Notice the word you don’t see. Liquidation.
The myth about net-nets is that you buy them for their liquidation value.
The truth about net-nets is that you buy them to get liquid capital on the cheap. Then you hold them to wait for the return on capital to mean revert.
Net-nets are stocks that are clearly super cheap.
A stock selling for less than its net current assets is a lot like a stock selling for less than its book value.
At investing websites, you’ll often see a price-to-book value ratio shown for every stock you look up. That price-to-book ratio – even when it’s below 1 – is usually meaningless because it includes intangibles.
Intangibles are things like brand names. Economically, intangibles are very important. Even Ben Graham admitted that intangibles are probably a company’s most valuable property. Brand names are often worth more than any number of factories.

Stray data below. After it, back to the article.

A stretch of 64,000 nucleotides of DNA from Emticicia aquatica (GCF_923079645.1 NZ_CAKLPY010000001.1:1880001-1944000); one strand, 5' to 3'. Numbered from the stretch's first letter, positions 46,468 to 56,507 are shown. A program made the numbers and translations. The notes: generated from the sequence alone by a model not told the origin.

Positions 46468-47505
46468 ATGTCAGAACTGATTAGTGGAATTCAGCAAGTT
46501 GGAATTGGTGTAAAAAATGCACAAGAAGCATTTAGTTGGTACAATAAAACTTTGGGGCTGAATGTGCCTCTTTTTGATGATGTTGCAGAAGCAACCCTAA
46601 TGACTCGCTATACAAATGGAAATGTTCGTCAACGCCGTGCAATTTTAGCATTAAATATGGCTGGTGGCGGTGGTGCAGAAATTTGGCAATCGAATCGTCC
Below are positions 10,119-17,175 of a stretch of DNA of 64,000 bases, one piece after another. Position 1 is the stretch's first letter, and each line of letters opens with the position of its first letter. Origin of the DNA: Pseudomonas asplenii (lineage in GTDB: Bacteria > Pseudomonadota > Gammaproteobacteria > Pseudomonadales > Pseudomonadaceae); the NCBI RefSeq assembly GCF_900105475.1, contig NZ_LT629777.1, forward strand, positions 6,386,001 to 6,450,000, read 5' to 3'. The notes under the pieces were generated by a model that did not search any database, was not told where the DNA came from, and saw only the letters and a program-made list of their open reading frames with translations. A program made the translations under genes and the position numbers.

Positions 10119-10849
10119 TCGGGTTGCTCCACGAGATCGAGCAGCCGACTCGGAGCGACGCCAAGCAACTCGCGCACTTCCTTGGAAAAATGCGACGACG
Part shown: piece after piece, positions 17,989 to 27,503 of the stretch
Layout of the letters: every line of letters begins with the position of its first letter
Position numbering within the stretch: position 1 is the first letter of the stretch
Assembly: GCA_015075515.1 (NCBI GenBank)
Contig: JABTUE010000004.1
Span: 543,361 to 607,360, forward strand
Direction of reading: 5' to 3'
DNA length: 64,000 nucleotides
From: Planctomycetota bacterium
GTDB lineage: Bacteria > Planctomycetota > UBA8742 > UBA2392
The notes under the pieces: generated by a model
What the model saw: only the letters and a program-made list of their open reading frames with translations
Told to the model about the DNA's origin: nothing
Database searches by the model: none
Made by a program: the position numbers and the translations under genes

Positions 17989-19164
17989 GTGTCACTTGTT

The problem with intangibles is in the accounting. Intangibles are not shown on the balance sheet at anywhere near their true economic value. This is obvious in the case of goodwill.
In accounting, goodwill is simply the purchase price an acquirer pays for a company it buys minus the identifiable assets of that business. If a buyer pays more than the seller’s book value, the buyer adds an amount called “goodwill” to his balance sheet to make up the difference. In Ben Graham’s day they called this kind of goodwill water.
Ben Graham actually wrote a very interesting article about goodwill giants – companies that went public at prices well above their book value.
Here’s what Graham had to say about these business that had once been floated on the stock market at prices above what the original owners put in: